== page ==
Several of my previous posts have featured photos taken by my Dad or myself, back in the 1960s. All those photos were taken with the family camera, an Ilford Sporti, bought by my Dad in 1959, around the time that my Mum and Dad married. They took the camera on honeymoon with them and many other trips before I was born. They also used it to take the first family photos of my sisters and me, when we were just babies. By the time I was shown how to use it, and borrowed it for day trips of my own, it was already 10 years old.
The trusty Sporti was used as the only family camera until the early 1980s, when my Dad replaced it with a small light plastic camera and I bought my first camera, an Agfa Silette LK. (More about that another time.) In over 21 years of use it survived many day trips to the seaside, holidays around the UK and Ireland, walks in the country and numerous house moves. The inside of the brown leather case has the various home addresses inscribed in the heavy biro style of my Dad – so that we would get it back if it was ever lost, but it never was. So this is my tribute to the Ilford Sporti – a camera that captured so many family moments that now help us to recall those times.
This photo of our actual Ilford Sporti was taken with my current digital camera.
It looks very plain and simple now, but in 1959 it was quite a new and trendy piece of kit. It has several features that at the time were not available on most cameras aimed at the family user.
There was a setting for sunny and cloudy (f11 and f9), a mount point for a flash on top. The flash was synchronised by a cord that plugged in under the lens. The lens could be adjusted, with guide points labelled in feet, as well as close-up, group and views, so that the camera could be correctly focused by any user. The shutter speed was fixed though at 1/50th sec. The shutter release button had a centre whole with a screw thread for a cable release to be connected. There was also a tripod bush in the base – with our camera it served as the anchor point for the leather case, a large thumb screw holding the two connected.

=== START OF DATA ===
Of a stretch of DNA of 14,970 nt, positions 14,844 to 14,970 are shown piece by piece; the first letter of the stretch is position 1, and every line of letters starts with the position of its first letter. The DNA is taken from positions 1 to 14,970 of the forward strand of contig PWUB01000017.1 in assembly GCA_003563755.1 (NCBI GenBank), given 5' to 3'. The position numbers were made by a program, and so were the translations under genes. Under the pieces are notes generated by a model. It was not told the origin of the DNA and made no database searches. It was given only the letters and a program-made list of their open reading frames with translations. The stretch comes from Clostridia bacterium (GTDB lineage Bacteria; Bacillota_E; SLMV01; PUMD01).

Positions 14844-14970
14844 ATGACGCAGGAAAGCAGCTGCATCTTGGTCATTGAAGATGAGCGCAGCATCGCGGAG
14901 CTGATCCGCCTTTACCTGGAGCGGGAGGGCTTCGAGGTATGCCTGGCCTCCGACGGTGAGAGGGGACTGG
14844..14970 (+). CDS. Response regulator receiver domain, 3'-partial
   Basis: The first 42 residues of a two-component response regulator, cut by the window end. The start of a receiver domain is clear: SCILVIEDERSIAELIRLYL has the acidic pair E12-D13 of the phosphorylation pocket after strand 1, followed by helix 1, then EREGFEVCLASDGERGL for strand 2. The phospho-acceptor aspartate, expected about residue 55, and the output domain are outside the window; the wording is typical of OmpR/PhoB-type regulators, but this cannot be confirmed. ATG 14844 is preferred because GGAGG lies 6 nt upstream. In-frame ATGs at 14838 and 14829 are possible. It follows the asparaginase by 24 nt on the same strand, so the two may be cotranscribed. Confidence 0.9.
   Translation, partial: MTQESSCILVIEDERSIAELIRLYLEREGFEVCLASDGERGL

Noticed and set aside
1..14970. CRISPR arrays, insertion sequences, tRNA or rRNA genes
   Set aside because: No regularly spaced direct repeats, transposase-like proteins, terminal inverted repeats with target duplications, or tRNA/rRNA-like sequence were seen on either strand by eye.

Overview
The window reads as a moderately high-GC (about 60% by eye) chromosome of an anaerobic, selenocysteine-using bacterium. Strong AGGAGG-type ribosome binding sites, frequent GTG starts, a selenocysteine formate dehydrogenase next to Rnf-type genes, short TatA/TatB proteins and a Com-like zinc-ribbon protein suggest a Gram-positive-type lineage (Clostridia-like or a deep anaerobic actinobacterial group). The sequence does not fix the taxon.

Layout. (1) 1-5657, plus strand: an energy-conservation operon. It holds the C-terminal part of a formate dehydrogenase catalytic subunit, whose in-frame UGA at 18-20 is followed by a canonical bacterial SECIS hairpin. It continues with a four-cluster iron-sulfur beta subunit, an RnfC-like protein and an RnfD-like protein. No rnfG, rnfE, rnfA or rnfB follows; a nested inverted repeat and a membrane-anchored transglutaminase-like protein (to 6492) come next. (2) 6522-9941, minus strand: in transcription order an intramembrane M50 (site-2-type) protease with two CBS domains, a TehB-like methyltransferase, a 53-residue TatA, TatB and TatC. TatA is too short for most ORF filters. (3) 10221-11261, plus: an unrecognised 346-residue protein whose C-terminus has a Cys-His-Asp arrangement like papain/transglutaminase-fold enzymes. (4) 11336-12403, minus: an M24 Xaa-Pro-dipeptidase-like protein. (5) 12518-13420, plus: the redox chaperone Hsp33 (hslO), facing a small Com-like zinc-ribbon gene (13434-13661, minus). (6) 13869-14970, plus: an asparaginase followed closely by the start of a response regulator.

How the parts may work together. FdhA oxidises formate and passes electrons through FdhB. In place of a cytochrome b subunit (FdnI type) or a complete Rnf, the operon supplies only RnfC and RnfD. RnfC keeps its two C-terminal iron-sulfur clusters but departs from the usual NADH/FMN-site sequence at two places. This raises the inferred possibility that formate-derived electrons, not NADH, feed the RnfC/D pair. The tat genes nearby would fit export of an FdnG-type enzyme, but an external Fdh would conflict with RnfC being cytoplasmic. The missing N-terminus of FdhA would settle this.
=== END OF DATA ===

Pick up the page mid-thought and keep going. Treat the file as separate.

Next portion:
In truth it wasn’t really an Ilford camera. It was built for Ilford by Dacora, in West Germany, and was a modified version of their own Digna 1 camera. For more information on the Dacora camera range and further background information see The Camera Site and in particular this page. The Dacora origin wasn’t really hidden as you can see in my photo above, the Dacora name is prominent on the surround of the lens.
It was featured in early TV adverts and also on Radio Luxemborg! One advert was mid-show in The Cliff Richard Show, called ‘Me And My Shadows’, which was sponsored by Ilford. The advert claimed it was “the most smartest little camera you have ever seen”. The advert also recommended the use of Ilford black & white film, which shows that colour film was not in common use in 1960. All our family photos in colour are from around 1965 onwards and at first only about 12 pictures in a year!
The Photographic Memorabilia website deserve the credit for the radio advert details, they even have a link to a recording of it! I also want to thank them for technical details on the Sporti. They have an extensive history section covering several aspects of film and photo processing from that era too. I recommend the site to any camera and film enthusiast.